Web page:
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Drink Ribera Grand Tasting 2011 – Miami

Ribera Del Duero

Ribera Del Duero

It’s difficult to get a taste of a wine region from one, or even two different wines from that area. Luckily, the folks at Drink Ribera are hosting Grand Tastings across the country, giving you an opportunity to taste almost 100 different wines from Ribera Del Duero. I had the opportunity to attend the launch in Miami, and am glad I did.

Focused mainly on the tempranillo grape, the tiny wine region of Ribera del Duero has approximately 120 km2 of vineyards, which could fit 16 times in California’s 1,942 km2 planted area. However, the rich wine making history, going back 2,000 years as evidenced by a recently unearthed mosaic of Baccus, has a lot to offer. Recent history of Ribera del Duero wineries begins in 1848, with the purchase of the land that is now Vega Sicilia winery.

Prior to the start of the Grand Tasting, several of the attendees began with a VIP tasting of Vega Sicilia wines, both the Valbuena as well as the Unico, their premier wine. Before the tasting, we learned about the history of Ribera del Duero, including going through the 1800s and the addition of the French and Bordeaux influence to the area. We discussed the consistent quality of wines from Ribera, independent of location and proximity to the river Duero. We went over recent vintages and their “grading”, such as 2006 being a good vintage, 2007 and 2008 being very good vintages and 2009 being excellent. These grades are a function of weather and growing conditions being such that the grapes show their fullest potential to make excellent wines.

Vega Sicilia Valbeuna

Vega Sicilia Valbeuna

When we got to discussing Vega Sicilia, we learned a lot about their selective nature. They do not bottle all of the juice their grapes produce, sending some to distillation to brandy, rather than destined for quality wine. They feel that vines are at their peak of productivity between 10 and 60 years, and do not use the vines after they reach 60.  The Valbuena wines are from vines between 10 and 35 years old, while the Unico is made from vines between 35 and 60 years. The wines go through malolactic fermentation and then rest for a year in the oak vats. The Valbuena wines are then aged for three and a half years in smaller oak casks, while the Unico are aged seven years.

However, the selective nature of Vega Sicilia goes beyond a prolonged aging process. They carefully monitor the wines, particularly the Unico, before they are released. As an example, the 1970 vintage Unico was released in 1995, after spending 15 years in oak, and 10 additional years in the bottle.  Additionally, there are vintages, many, that have been skipped as the winery did not feel the grapes produced a wine worthy of the Vega Silica name.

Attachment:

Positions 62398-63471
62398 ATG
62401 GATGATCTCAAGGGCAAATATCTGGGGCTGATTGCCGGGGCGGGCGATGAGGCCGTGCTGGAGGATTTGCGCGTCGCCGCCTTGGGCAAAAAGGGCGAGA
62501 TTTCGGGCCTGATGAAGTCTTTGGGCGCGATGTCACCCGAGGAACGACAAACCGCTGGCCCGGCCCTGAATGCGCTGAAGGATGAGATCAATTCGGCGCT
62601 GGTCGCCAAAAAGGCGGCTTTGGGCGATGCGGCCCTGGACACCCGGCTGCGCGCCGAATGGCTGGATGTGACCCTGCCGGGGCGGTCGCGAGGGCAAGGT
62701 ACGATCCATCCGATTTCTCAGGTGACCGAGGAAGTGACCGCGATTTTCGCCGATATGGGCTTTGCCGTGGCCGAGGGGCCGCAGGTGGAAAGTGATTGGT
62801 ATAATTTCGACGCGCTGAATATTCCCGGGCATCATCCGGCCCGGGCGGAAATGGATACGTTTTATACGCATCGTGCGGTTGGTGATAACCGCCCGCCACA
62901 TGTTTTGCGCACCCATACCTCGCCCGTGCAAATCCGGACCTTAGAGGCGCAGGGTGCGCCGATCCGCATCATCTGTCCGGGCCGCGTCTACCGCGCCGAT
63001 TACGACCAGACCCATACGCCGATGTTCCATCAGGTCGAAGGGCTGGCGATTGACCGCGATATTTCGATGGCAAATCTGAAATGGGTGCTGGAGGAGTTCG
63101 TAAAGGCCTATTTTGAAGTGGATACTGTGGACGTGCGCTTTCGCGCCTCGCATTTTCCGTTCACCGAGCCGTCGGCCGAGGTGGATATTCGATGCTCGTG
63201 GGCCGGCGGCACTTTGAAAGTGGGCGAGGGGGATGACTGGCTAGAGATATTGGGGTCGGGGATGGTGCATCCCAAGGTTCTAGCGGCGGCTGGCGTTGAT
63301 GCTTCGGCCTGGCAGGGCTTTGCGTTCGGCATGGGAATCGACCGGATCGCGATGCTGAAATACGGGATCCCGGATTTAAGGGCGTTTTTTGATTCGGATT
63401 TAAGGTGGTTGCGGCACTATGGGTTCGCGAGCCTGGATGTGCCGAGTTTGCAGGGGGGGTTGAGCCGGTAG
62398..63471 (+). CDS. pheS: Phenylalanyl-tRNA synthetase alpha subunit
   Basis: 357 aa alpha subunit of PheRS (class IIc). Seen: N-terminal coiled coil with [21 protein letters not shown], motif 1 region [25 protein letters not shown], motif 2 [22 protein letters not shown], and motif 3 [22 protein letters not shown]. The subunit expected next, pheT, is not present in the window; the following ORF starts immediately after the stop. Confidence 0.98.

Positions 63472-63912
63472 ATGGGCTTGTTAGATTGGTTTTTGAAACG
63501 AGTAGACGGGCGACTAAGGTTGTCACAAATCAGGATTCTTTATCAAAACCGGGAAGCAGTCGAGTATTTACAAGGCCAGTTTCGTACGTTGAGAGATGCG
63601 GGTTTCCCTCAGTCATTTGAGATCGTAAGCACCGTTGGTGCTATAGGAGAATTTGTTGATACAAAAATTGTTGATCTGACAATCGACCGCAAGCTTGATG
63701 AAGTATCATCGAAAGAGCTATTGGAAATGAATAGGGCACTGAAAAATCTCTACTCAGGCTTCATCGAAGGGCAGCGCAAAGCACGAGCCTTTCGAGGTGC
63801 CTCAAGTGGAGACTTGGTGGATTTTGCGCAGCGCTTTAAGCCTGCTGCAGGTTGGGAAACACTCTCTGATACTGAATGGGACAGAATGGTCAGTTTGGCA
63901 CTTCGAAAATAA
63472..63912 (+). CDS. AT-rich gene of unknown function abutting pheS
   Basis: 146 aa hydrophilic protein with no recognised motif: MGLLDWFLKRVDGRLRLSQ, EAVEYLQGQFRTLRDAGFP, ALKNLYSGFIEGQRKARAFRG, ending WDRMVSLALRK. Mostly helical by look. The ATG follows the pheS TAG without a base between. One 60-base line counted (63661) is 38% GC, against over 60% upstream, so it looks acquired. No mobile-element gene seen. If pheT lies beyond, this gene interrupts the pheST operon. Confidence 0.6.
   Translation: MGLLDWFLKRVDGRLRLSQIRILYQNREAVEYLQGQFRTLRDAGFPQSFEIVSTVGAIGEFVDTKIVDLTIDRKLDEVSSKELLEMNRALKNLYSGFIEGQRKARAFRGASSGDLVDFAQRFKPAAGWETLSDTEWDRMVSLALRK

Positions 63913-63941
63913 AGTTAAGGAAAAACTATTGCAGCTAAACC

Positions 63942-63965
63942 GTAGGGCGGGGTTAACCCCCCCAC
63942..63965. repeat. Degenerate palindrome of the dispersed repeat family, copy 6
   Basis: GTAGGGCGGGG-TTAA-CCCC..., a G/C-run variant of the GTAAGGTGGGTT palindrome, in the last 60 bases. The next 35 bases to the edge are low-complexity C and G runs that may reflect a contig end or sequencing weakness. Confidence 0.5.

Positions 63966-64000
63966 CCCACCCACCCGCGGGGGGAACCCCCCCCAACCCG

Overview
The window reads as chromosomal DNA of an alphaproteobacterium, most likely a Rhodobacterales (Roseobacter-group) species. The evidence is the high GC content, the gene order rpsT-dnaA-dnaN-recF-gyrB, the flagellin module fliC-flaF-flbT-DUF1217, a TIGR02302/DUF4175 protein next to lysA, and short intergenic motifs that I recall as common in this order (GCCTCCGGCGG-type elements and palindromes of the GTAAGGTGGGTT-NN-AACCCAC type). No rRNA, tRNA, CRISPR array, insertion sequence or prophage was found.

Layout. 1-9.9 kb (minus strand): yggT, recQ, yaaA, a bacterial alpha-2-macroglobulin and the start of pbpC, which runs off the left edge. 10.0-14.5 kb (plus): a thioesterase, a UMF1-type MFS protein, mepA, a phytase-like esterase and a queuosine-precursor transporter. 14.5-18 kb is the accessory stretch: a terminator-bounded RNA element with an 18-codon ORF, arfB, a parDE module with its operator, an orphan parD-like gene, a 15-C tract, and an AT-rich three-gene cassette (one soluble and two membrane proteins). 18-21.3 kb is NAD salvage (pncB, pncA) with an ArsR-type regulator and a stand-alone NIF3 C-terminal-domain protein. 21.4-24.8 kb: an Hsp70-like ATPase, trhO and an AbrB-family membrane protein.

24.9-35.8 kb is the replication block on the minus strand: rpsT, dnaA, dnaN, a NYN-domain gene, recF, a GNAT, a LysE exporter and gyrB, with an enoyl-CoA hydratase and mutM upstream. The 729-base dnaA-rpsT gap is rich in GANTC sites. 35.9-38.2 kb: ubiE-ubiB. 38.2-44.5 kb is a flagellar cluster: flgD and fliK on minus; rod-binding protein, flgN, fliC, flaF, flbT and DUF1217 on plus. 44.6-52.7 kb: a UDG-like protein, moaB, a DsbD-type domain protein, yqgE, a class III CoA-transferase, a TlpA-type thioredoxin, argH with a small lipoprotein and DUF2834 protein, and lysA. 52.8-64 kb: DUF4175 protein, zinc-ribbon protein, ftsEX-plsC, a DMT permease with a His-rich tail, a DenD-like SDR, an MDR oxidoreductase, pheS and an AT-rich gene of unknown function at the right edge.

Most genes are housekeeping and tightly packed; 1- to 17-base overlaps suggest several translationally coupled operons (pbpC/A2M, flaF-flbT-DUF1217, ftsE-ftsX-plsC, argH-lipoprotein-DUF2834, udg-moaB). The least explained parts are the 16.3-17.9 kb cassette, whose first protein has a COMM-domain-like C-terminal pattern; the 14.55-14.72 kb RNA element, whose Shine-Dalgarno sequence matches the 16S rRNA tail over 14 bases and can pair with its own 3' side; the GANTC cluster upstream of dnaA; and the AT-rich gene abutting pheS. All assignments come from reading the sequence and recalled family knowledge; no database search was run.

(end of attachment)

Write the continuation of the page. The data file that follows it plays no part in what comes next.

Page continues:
Tasting Vega Sicilia Wines

Tasting Vega Sicilia Wines

Tasting the 2005 Vila Sicilia Valbuena, which retails for approximately $150 shows a youthful wine. Made of 80% tempranillo and 20% mostly merlot and a little  cabernet sauvignon, the nose offers leather and meat with fine baking spices. The palate offers ripe but dark fruit, with a long finish of leather and white pepper. By contrast, the 2000 Vila Sicilia Unico, which retails for approximately $350, has a nose that was 100% spice and earth focused, with little fruit. The palate was a fantastic leather and spice with an exceedingly long finish. I likened it to siting in a well appointed leather chair smoking a fine cigar. The Unico is 80% tempranillo and 20% mostly cabernet sauvignon with some merlot as well.

After starting off on a high note, I was excited to taste through as many of the wines from Ribera del Duero as I could. I found some very nice wines from the region, and have quite a few pages of tasting notes which I’ll share in the near future. However, what I took away from the grand tasting was not the notes on the 42 of 100 wines I tasted that day. I don’t need to recount the flavor profile of each wine. What I took away, what I loved about this tasting, was meeting Vicente Penalba from Finca Torremilanos and learning about his family run winery, and tasting the passion in each glass. In a future article, I’ll discuss the wines I tasted, but also the passion and excitement with which Vicente discussed them with me.  It was his passion that made me excited about Ribera del Duero wines.

Getting to know Cigales – Museum Real Reserva – WBW70

wines spain has to offer

Map of Spain